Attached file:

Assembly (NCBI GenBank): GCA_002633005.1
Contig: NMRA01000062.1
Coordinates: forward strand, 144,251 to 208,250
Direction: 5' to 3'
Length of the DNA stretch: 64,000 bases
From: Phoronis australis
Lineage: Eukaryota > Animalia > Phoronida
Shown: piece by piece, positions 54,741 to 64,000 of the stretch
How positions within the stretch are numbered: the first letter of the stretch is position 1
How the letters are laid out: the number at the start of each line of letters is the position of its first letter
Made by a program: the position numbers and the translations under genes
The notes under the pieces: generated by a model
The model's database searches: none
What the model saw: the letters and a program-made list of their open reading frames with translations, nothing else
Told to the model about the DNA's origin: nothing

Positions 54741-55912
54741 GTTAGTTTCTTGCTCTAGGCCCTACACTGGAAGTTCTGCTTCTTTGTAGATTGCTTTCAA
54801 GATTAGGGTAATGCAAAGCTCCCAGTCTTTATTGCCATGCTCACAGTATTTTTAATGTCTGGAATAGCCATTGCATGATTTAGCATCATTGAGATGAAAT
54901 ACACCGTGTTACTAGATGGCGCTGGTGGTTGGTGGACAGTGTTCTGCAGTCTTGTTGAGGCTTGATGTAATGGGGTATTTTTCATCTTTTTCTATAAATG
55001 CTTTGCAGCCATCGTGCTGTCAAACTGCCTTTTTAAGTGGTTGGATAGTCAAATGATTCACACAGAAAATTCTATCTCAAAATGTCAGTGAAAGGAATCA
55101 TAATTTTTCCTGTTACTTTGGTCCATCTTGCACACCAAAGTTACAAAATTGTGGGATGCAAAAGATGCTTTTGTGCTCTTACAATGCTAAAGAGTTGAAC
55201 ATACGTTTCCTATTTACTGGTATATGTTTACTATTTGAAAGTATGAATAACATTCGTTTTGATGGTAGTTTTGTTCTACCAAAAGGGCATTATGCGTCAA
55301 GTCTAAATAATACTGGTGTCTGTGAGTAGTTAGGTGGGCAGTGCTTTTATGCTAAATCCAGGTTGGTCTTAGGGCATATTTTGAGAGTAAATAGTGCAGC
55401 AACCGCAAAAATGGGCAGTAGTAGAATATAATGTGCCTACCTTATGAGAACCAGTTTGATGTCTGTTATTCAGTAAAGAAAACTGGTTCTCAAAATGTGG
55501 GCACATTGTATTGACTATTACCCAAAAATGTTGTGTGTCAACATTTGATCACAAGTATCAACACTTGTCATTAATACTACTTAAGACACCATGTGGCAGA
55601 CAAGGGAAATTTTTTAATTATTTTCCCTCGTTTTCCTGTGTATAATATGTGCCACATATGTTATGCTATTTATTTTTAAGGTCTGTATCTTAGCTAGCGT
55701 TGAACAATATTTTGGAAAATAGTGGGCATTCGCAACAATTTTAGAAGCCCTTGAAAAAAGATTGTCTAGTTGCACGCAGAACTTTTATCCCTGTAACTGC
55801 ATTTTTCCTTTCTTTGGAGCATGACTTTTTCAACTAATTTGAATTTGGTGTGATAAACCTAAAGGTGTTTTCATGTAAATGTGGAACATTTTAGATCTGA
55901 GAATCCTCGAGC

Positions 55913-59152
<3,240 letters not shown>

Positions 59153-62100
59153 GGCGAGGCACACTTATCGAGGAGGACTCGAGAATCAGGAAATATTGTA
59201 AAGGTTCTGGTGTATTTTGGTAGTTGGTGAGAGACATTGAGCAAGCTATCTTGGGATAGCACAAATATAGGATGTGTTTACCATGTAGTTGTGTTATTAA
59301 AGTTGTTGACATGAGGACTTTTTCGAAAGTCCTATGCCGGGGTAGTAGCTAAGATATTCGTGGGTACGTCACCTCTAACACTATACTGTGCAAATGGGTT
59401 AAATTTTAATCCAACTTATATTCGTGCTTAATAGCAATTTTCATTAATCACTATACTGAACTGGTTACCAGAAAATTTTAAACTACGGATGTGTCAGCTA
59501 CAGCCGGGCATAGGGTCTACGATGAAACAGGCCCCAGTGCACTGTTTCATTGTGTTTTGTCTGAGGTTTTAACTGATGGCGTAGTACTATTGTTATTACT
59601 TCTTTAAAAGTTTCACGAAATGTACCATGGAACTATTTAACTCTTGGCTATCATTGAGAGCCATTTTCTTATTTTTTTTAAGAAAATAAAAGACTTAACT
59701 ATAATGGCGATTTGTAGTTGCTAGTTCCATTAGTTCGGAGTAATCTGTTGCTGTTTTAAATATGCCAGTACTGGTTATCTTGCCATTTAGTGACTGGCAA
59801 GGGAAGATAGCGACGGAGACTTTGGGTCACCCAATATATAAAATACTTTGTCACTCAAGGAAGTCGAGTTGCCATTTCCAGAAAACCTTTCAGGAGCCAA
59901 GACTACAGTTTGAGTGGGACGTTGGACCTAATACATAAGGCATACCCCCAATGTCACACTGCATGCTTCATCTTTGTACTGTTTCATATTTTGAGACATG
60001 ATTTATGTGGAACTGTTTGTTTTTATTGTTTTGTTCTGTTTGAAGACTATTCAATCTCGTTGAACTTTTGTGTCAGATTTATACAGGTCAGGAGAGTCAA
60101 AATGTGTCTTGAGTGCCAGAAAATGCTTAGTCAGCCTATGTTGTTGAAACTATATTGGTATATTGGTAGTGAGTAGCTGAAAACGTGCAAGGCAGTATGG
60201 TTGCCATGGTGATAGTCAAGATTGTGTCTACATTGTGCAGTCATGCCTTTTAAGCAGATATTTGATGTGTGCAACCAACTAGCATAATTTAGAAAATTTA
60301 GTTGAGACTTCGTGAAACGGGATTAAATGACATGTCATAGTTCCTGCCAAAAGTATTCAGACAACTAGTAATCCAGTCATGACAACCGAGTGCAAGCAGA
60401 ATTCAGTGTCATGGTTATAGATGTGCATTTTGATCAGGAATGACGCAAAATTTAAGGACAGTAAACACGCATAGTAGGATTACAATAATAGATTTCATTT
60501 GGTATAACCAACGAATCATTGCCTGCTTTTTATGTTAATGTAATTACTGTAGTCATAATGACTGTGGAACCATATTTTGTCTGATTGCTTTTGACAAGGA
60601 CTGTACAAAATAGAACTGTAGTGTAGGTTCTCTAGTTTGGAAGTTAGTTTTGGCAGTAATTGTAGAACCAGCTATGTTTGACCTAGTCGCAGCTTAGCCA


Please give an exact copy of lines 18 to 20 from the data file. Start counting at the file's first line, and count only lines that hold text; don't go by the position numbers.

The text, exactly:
54801 GATTAGGGTAATGCAAAGCTCCCAGTCTTTATTGCCATGCTCACAGTATTTTTAATGTCTGGAATAGCCATTGCATGATTTAGCATCATTGAGATGAAAT
54901 ACACCGTGTTACTAGATGGCGCTGGTGGTTGGTGGACAGTGTTCTGCAGTCTTGTTGAGGCTTGATGTAATGGGGTATTTTTCATCTTTTTCTATAAATG
55001 CTTTGCAGCCATCGTGCTGTCAAACTGCCTTTTTAAGTGGTTGGATAGTCAAATGATTCACACAGAAAATTCTATCTCAAAATGTCAGTGAAAGGAATCA